Europe – sentiment overshadows political uncertainty
Notwithstanding the political uncertainties in Europe created by the ongoing Brexit negotiations, Germany coalition talks, unsettled voting in Catalonia and the anti-Europe-populist outcome of the Italian elections, business sentiment remains near record highs, which underpins a strong economic momentum.
This trend should continue as unemployment declines further, pushing consumer confidence to pre-crisis levels and raising inflation expectations to three-year highs. Given these developments, European growth should outpace US growth this year. However, a slowdown in the US will unfortunately disrupt the current momentum in the European economy.
Taking into account the present economic environment, the European Central Bank has indicated it is preparing to cut its crisis-era stimulus programme faster than anticipated, joining monetary policymakers in most developed economies in tightening policy.
This should start by reducing and ending quantitative easing as a first step. However, despite the improvement in inflation expectations overall, inflation will take some time to get to target, so the first interest rate cut seems some way off. For now, Europe should deliver a strong performance for 2018, which will support global economic growth.
China – a second term for Xi Jinping
China’s parliament unanimously reappointed Xi Jinping as president while installing one of his most trusted allies as vice president in March 2018. No president in that country has received a unanimous vote in at least a quarter of a century.
Further appointments followed, which saw cabinet being restructured with more reform-minded policymakers. This affirms the country’s focus on quality growth and the desire to promote China’s integration into global financial markets. Soon thereafter the government announced a significant tax reduction package, including a 1% cut in VAT for manufacturing, transportation and telecoms.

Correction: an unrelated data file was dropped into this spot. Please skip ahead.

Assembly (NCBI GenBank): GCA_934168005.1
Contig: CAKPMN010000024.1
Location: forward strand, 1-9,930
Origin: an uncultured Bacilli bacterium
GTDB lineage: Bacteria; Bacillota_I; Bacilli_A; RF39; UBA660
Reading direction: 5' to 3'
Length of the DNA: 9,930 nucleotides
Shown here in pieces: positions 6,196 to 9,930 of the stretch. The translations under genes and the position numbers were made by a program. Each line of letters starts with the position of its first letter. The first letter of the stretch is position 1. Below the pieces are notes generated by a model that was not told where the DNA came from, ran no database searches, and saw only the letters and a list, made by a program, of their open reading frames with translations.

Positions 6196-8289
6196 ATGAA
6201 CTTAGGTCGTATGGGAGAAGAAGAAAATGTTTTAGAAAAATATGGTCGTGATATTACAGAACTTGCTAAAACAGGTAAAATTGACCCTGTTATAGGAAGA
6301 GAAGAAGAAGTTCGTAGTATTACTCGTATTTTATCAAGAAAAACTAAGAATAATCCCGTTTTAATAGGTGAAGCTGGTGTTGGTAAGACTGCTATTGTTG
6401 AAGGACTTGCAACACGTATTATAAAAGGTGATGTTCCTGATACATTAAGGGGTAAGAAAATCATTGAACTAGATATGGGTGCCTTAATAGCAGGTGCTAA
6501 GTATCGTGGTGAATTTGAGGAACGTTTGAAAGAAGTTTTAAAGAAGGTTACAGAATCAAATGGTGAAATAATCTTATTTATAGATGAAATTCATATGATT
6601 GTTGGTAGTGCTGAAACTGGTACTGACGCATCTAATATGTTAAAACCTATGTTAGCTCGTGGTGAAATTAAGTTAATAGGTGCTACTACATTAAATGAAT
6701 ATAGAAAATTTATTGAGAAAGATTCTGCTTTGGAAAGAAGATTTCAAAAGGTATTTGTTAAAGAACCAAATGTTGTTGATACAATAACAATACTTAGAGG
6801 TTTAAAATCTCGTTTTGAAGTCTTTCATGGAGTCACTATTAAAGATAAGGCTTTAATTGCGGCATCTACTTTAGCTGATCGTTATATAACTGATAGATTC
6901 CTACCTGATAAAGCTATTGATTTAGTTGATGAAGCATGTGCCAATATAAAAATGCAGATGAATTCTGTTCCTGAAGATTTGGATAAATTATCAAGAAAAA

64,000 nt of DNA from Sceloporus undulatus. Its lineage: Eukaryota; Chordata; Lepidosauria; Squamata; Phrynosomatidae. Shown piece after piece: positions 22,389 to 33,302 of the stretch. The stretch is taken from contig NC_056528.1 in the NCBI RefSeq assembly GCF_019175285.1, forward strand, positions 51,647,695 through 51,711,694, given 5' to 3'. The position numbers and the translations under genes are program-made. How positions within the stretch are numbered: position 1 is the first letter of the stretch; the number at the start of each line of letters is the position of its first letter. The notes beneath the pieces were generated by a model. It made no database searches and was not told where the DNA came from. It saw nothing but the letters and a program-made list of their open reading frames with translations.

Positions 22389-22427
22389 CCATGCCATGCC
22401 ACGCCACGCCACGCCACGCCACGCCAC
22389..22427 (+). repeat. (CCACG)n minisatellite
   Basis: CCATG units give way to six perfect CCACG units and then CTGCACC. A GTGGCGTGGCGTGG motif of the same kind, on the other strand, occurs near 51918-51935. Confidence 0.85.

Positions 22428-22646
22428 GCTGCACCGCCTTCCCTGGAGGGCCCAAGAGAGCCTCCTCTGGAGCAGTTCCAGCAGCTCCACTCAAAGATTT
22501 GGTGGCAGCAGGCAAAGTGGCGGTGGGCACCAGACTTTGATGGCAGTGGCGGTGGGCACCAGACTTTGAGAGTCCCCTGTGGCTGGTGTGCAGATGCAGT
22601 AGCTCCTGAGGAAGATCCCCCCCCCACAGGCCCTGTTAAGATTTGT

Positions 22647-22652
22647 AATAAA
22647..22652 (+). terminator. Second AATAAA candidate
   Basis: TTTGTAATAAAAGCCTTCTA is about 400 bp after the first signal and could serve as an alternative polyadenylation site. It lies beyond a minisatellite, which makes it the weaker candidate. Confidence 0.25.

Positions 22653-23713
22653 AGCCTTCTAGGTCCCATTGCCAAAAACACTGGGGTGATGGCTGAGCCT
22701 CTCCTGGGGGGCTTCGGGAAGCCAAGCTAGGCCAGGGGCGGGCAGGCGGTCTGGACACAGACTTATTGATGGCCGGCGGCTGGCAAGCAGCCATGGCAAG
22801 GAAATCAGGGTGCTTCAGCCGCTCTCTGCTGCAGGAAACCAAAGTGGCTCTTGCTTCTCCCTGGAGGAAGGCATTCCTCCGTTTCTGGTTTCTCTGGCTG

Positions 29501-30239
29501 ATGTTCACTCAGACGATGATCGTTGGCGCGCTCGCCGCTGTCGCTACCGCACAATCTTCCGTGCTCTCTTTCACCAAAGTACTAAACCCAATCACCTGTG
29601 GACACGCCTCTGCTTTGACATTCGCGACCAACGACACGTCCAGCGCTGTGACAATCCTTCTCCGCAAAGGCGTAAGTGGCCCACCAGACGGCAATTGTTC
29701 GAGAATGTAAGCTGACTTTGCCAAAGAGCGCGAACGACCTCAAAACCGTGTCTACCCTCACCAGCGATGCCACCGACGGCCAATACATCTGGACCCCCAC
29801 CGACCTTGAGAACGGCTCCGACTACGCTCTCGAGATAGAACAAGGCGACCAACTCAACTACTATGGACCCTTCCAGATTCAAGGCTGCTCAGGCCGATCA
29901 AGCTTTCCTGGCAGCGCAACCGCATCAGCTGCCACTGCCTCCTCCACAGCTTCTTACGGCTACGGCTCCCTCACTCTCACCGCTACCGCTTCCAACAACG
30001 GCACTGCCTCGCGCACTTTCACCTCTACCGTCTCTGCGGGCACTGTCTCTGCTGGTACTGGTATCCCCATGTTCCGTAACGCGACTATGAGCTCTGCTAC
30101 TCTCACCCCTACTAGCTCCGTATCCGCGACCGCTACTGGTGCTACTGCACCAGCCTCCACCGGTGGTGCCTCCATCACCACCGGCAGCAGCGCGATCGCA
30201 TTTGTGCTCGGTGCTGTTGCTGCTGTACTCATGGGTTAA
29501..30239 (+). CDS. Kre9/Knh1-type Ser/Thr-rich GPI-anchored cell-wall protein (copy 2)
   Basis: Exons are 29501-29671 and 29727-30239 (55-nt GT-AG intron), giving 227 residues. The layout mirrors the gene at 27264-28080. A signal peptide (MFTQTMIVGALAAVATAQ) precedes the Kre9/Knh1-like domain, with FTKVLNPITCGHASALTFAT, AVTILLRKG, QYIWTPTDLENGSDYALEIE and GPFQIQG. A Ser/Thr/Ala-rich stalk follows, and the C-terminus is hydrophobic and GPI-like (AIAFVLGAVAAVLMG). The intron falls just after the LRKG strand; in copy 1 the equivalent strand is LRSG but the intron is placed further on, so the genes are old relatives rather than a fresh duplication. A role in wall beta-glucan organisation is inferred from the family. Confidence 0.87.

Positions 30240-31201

These and other changes support the initiative to increase the private sector’s contribution to growth and reduce the need for growth to be supported by government debt. As the economy continues to transform the risk of a major growth disappointment diminishes and the system becomes more sustainable. Given this background we expect economic growth to remain around 6.5% this year and next.
Many of Trump’s imposed tariffs are directed towards China. As mentioned above, so far the tariffs are not a major threat to China’s economy and covers less than 10% of Chinese trade. If these tariffs don’t address the narrowing of the US deficit with China then more aggressive policy might follow, which should escalate trade tensions between the two countries.
In such a scenario the negative impact on growth could also spread to other emerging markets. But, for now, any talk of trade wars is unlikely to have a major impact on emerging market growth for this year.